Although one would have to admit that The Cassandra Crossing is not a work of art and has been left unsung for a reason, at the same time, anyone in their right mind would feel obliged to recognise that it’s just so much fun. Writers George Pan Cosmatos, Robert Katz, Tom Mankiewicz and director George Pan Cosmatos deliver a film of extremes, in which they combine a stellar cast, quite advanced for the time –1976– effects, virus-related terror and absolute disaster, together with some hippies, some Sophia Loren sex-appeal and quite a few twists. In other words, you have to be crazy not to like it.
All kinds of people check in on a fancy train, only to find after the doors have closed behind them, that they’re never meant to get off. A man infected with a deadly virus is discovered among the diverse passengers and soon, what started as a nice relaxing trip, turns into a journey towards the unknown. The passengers find themselves quarantined, and out of options and eventually the unknown turns to be The Cassandra Crossing, meaning that the train with all the travellers in it, is directed to a bridge which they’re doomed to never cross alive.
The premise is at first promising and highly intriguing, a big part of the film’s audience at the time, however, seems to have supported that the result didn’t live up to the expectations created by the story’s concept. Personally, I believe that The Cassandra Crossing not only satisfies even the most vivid of imaginations and where their owners would have liked the story taken, but it also does so without ever becoming boring or slowing down. In fact, the more the train speeds up, the more the plot follows.
It’s interesting to mention that no matter how original the story may be, the script is very mainstream, predictable and typical of its genre. It doesn’t try to take the film’s premise to a higher level, on the contrary, it seems to entirely rely on this unique idea and to want to leave it to carry everything without effective back-up from characterization and dialogue. The characters are superficial and the dialogue well-worn, but at the same time the disaster genre seems not to require any of the two to be more advanced in order to entertain. Merely the fact that The Cassandra Crossing carries an original concept is half the work done, at least as far as writing goes.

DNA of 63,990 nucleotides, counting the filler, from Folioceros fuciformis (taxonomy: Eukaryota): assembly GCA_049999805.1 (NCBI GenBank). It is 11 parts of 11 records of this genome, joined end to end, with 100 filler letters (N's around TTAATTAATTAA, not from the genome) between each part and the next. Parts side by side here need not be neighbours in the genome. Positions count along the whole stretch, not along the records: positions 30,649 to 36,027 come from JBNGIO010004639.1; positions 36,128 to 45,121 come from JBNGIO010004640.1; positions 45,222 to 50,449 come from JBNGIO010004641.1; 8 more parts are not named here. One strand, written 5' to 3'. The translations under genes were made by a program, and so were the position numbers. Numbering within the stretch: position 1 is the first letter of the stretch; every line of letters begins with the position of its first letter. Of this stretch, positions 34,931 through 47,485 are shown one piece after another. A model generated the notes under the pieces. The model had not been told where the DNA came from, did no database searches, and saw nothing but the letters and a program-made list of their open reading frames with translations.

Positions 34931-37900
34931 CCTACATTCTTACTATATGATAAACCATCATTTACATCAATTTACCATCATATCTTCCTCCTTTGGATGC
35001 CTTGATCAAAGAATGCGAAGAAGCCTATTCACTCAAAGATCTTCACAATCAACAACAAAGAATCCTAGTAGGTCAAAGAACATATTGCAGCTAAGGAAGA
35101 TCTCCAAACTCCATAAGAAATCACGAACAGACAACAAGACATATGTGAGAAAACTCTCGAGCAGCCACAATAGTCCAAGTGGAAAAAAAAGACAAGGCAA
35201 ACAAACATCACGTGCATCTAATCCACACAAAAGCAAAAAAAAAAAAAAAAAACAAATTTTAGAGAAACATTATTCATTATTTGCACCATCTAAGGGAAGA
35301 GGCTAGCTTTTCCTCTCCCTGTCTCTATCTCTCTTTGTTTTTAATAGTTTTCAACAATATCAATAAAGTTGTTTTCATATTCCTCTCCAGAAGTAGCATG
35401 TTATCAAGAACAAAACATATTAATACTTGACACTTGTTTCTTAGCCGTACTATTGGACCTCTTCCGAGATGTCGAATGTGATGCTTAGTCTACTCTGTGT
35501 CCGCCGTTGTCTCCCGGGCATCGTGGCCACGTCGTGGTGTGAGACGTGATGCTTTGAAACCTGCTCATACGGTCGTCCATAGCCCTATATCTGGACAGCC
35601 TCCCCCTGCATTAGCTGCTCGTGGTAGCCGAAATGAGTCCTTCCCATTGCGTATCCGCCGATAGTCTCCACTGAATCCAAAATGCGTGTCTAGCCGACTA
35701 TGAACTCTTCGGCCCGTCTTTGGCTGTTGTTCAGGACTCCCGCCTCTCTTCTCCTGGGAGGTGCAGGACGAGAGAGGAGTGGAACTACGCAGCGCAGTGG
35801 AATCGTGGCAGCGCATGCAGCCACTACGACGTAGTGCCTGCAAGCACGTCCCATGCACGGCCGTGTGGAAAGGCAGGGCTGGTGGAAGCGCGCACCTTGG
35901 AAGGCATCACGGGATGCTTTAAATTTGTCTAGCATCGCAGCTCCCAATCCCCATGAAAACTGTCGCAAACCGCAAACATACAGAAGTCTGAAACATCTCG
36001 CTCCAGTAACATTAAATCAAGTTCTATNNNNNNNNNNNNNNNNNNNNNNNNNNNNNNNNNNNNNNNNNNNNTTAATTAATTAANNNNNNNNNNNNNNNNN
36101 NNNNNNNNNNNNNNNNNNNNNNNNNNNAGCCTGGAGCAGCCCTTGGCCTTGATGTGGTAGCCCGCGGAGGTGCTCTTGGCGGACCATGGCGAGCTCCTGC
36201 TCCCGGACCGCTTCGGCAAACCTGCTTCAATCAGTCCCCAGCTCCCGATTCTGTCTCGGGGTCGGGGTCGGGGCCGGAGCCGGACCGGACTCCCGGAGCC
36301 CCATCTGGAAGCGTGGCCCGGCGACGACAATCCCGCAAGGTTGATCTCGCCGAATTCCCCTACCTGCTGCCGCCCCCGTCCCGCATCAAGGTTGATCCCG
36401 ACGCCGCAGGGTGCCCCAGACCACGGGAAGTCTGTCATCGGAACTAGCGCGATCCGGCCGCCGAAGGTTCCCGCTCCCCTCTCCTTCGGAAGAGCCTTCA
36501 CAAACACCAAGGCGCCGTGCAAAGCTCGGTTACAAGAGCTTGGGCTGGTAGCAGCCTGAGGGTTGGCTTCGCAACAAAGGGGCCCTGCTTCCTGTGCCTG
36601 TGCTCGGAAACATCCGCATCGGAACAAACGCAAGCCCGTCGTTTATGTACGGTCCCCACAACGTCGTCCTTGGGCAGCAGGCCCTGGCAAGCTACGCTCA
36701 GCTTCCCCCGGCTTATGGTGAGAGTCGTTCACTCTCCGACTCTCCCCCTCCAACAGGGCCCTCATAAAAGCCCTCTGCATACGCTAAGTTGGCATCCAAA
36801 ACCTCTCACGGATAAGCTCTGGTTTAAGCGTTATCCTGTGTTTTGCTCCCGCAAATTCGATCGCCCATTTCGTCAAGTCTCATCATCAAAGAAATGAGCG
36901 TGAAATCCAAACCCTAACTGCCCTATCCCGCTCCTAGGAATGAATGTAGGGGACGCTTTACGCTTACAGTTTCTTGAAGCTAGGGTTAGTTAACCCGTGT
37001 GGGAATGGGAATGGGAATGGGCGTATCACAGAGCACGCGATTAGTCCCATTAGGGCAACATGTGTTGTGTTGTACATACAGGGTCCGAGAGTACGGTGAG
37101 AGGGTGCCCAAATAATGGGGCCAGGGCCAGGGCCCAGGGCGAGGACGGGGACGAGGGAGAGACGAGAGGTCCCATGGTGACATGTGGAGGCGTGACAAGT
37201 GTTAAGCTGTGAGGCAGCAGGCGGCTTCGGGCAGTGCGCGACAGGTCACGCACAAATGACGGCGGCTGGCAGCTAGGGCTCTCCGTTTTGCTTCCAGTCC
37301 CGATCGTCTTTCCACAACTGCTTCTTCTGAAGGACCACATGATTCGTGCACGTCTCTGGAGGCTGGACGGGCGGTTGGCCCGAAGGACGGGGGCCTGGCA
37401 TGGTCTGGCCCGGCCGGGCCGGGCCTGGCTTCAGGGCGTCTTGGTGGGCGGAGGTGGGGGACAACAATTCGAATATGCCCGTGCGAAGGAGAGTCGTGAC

What is, however, essential, is that the disaster movie features the most advanced visual effects for its season and an all-star cast. Check and check. Except for an unbelievable Sophia Loren and a silent-power/man-of-duty Burt Lancaster, The Cassandra Crossing also gives us the once-in-a-lifetime chance to experience Ava Gardner as the rich girlfriend of a very-young Martin Sheen. Alongside the four, there are more big names to be found, including O. J. Simpson, Richard Harris, Lionel Stander, Ann Turkel, Ingrid Thulin, Lee Strasberg and Thomas Hunter. Their performances are far from mind-blowing, but they all admittedly do the best they can with the depth-lacking characters they are given. They seem to be perfectly aware of the fact that they’re there purely to entertain and that no great skill is expected of them, so they do what they have to do.
No matter what is said and heard about The Cassandra Crossing, it’s guaranteed fun — and not for the wrong reasons. The 1970s seem to have had their good share of disaster movies and this one is definitely one worth-mentioning and watching. George Pan Cosmatos’ direction gives the overall catastrophe an unmistakable Italian feel that adds to the appeal of the film, sets it apart from its American counterparts and gives it a fresher, artier and more distinctive note. At the same time, the slightly artistic and very European side of it all is never as strong as to take anything away from the entertainment of The Cassandra Crossing, which is always the primary reason for its existence.